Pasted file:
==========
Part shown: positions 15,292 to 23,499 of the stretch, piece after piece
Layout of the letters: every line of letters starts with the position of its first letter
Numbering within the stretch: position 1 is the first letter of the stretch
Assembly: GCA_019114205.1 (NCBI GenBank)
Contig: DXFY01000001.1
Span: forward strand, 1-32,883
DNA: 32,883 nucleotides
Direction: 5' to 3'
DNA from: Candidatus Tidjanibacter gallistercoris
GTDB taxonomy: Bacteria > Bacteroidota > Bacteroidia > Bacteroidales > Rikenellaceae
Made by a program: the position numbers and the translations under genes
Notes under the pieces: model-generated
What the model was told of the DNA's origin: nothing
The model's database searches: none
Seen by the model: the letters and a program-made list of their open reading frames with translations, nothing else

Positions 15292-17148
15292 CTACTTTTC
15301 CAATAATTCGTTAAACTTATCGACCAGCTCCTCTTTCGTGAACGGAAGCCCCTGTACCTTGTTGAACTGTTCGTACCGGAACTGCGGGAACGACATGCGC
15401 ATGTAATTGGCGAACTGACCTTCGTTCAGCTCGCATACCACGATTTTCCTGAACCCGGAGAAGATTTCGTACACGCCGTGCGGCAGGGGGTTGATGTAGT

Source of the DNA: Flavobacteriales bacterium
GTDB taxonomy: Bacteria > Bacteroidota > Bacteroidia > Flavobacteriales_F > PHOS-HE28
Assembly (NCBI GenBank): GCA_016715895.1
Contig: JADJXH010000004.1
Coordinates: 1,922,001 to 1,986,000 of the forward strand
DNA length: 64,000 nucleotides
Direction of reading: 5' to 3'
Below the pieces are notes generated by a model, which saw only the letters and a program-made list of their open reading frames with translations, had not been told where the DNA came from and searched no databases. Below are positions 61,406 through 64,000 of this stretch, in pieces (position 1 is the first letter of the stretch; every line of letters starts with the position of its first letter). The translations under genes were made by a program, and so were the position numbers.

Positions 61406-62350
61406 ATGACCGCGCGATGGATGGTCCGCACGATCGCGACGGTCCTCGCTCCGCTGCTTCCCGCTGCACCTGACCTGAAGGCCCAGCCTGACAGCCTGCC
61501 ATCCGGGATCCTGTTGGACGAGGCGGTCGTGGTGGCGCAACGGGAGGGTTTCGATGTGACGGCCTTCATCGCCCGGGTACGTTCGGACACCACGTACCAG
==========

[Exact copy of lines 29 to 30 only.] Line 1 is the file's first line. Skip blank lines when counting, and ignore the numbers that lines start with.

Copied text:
61406 ATGACCGCGCGATGGATGGTCCGCACGATCGCGACGGTCCTCGCTCCGCTGCTTCCCGCTGCACCTGACCTGAAGGCCCAGCCTGACAGCCTGCC
61501 ATCCGGGATCCTGTTGGACGAGGCGGTCGTGGTGGCGCAACGGGAGGGTTTCGATGTGACGGCCTTCATCGCCCGGGTACGTTCGGACACCACGTACCAG